FASTER Saves Lives, a program aimed at training teachers and other school staff to respond to active shooter scenarios, has trained 773 teachers and staff members since 2013, the organization announced Wednesday.
The trainees come from eight states, across 194 different school districts, including 74 of the 88 counties in Ohio, where the program is based, according to a press release.
Historically, the typical protocol when dealing with an active shooter situation at a school has been to shelter in place and wait for the arrival of law enforcement officers. However, in recent years that protocol has changed in some districts and what was once considered by some to be a radical idea – training school staff to deal with such scenarios – has evolved into a more acceptable practice for some.
“In 2016, we saw unprecedented support not only from school districts but also from county sheriffs across Ohio,” said Joe Eaton, the program director.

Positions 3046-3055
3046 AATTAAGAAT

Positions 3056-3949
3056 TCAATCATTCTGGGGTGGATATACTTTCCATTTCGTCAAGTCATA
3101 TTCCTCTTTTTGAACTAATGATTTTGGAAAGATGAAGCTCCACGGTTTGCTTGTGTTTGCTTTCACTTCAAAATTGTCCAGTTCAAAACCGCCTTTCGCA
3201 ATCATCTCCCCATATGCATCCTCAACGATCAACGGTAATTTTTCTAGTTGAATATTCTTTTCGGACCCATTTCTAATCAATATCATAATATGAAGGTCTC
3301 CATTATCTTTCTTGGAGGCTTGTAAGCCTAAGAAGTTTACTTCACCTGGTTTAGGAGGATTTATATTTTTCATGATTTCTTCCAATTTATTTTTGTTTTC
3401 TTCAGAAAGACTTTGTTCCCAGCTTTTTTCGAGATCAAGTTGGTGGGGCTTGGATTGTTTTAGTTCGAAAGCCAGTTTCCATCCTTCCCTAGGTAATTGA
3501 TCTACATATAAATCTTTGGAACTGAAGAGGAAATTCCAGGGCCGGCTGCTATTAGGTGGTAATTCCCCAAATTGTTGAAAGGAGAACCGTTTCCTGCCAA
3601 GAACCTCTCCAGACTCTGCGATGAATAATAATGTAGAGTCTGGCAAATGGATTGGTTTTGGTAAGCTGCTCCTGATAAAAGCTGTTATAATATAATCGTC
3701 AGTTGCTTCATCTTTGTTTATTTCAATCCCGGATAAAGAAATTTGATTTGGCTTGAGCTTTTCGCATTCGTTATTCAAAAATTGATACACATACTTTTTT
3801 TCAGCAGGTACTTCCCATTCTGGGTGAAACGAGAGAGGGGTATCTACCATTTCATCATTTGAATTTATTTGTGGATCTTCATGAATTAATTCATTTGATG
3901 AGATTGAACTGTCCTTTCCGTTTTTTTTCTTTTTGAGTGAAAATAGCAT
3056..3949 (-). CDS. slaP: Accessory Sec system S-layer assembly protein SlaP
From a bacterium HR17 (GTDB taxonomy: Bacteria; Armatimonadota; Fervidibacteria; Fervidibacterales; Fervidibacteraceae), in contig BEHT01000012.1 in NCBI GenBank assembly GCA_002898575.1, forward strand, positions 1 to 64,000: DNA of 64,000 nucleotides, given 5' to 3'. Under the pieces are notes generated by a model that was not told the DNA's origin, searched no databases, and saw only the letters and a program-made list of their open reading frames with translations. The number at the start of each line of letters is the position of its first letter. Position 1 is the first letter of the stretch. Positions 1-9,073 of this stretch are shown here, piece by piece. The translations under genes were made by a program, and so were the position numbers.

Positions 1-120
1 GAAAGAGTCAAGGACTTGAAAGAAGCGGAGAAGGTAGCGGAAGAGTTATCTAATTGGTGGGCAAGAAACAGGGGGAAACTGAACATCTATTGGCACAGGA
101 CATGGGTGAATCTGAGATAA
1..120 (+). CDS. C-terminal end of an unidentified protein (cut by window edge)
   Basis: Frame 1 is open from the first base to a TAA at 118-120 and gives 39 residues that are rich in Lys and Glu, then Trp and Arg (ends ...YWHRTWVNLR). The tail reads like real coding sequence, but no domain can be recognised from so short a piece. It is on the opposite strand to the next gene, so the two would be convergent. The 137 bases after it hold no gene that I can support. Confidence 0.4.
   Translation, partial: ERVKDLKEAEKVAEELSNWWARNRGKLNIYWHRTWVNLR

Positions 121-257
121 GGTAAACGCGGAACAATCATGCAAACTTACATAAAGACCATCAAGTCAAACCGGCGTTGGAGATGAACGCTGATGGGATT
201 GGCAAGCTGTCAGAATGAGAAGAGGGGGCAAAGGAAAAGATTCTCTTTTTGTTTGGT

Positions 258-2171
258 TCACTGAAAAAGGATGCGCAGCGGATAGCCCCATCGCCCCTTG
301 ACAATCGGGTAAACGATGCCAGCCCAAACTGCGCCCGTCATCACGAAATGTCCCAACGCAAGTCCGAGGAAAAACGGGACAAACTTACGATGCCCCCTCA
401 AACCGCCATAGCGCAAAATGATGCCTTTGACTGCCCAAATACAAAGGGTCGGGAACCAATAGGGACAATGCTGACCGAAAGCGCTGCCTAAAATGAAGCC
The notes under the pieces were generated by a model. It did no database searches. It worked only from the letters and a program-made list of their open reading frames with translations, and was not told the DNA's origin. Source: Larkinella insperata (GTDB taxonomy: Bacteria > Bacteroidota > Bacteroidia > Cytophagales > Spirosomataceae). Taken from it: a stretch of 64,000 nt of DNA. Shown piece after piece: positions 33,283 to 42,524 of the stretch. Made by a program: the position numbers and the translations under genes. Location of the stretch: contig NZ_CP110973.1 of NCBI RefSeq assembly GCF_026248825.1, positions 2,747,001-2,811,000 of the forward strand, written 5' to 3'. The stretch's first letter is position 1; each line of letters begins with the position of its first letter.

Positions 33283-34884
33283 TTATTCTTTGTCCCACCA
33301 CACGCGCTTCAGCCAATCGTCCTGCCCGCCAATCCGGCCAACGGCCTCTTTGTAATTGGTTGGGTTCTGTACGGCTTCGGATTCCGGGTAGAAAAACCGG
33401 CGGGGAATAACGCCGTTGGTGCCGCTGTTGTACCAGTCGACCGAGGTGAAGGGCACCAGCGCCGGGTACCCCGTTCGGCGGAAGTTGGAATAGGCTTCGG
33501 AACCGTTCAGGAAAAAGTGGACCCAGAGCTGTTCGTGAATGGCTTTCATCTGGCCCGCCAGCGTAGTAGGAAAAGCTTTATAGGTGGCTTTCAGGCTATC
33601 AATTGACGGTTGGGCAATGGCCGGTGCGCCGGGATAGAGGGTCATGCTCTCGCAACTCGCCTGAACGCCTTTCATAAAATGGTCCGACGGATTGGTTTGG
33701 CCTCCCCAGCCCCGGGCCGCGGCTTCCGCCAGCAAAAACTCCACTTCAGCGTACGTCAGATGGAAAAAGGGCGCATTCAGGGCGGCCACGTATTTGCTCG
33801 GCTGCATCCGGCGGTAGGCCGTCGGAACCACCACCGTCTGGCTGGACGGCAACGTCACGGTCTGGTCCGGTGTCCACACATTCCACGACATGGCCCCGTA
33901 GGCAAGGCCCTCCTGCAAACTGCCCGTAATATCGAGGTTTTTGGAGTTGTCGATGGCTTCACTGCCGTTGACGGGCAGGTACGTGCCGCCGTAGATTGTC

“As one example, a sheriff worked to get the last four districts in his county authorized and trained,” Eaton added. “We used the sheriff’s range and the school buildings to conduct the classes. It was truly awesome seeing the entire community come together to put school safety first!”
FASTER, which stands for Faculty / Administrator Safety Training & Emergency Response, notes that the purpose of the training program is not to replace police and other first responders. Rather it provides the tools and knowledge to school staff so they may stop a threat and provide immediate medical aid in the valuable minutes while waiting for first responders to arrive.
The training is made up of 26 hours of hands-on training through a carefully structured curriculum that exceeds the requirements of the Ohio Peace Officer Training Academy. The training is provided at no cost to participants and strictly runs on donations.
Eaton said they expect to see even participation in 2017. In fact, he said they will host their first FASTER Saves Lives for businesses, churches, and the public as a fundraiser for Buckeye Firearms Foundation, which has so far provided more than $500,000 to the program.